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Approval Sought for Ibrutinib in Waldenström's Macroglobulinemia

Christina Izzo
Published: Wednesday, Oct 22, 2014

Dr. Peter F. Lebowitz

Peter F. Lebowitz, MD, PhD

Janssen Research & Development, LLC, has submitted a supplemental New Drug Application for ibrutinib (Imbruvica) as treatment for patients with Waldenström's macroglobulinemia (WM). If approved, it would become the 4th indication for the agent.

"We are committed to bringing our medicines to new patient populations, large and small, who may benefit from them," Peter F. Lebowitz, MD, PhD, global oncology head, Janssen, said in a statement. "By understanding the mechanism of disease and how WM was similar to other B-cell malignancies, our collaboration partner Pharmacyclics was able to pursue this submission for WM, which has the potential to make a very meaningful difference to a group of patients who do not have a sufficient number of treatment options available to them today."

Ibrutinib, which is jointly developed and commercialized by Janssen Biotech Inc. and Pharmacyclics, received a breakthrough therapy designation in February 2013 for patients with WM.

"WM is considered an orphan disease. Currently, there are no approved treatment options specifically for WM," Carl Harrington, president,,International Waldenström's Macroglobulinemia Foundation, said in a statement. "The potential approval of a WM-specific treatment will make an immense difference in our patients' lives, offering an FDA-approved option where we previously had none."

WM is a slow-growing, incurable, rare type of B-cell lymphoma for which no approved therapeutic agent exists. Approximately 1000 to 1500 patients in the US are diagnosed with WM each year and the median age at diagnosis is 60-70 years of age.

Data reported at the 2013 ASH Annual Meeting showed ibrutinib rapidly reduced serum IgM levels and improved hematocrit levels in patients with relapsed or refractory WM. However, patients who harbored a WHIM-like mutation of CXCR4, present in about 30% of patients with WM, were less like to respond to the agent.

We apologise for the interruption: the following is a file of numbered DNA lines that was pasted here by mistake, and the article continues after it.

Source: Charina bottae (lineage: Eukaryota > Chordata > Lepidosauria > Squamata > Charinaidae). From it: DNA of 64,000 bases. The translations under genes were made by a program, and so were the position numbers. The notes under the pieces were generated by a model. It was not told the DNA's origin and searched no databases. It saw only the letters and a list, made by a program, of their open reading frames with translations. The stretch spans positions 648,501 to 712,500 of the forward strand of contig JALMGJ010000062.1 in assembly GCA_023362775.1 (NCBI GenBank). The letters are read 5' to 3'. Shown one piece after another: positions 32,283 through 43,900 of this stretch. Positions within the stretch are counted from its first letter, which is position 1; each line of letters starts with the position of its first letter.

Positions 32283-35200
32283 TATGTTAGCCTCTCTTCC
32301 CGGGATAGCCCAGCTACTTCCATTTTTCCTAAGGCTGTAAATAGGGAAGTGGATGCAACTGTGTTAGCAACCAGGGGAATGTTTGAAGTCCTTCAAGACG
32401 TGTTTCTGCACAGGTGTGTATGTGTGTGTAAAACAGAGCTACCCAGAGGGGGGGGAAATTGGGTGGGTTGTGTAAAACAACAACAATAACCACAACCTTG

As part of the study, 63 patients with relapsed/refractory WM received 420 mg/day oral ibrutinib for up to 2 years until disease progression or unacceptable toxicity. At baseline, patients’ mean hemoglobin level was 10.5 mg/dL and mean serum IgM level was 3610. Anemia was the most common reason for treatment initiation (87.3% of patients).

With a median follow-up of 9 cycles, the best overall response rate (minor response or better using consensus criteria adapted from the 3rd International Workshop on WM) was 83%, with a major response rate (partial response or better) of 64.0%.

The agent was also well tolerated in this population. The most common grade ≥2 treatment-related toxicities were thrombocytopenia (n = 10) and neutropenia (n = 12), which occurred most commonly in heavily pretreated patients.  Most bleeding events occurred in patients taking concomitant fish oil supplements.

Ibrutinib is currently approved for the treatment of patients with chronic lymphocytic leukemia (CLL) who have received at least 1 prior therapy and for the treatment of CLL patients with del 17p. The agent is also approved for the treatment of patients with mantle cell lymphoma (MCL) who have received at least 1 prior therapy.

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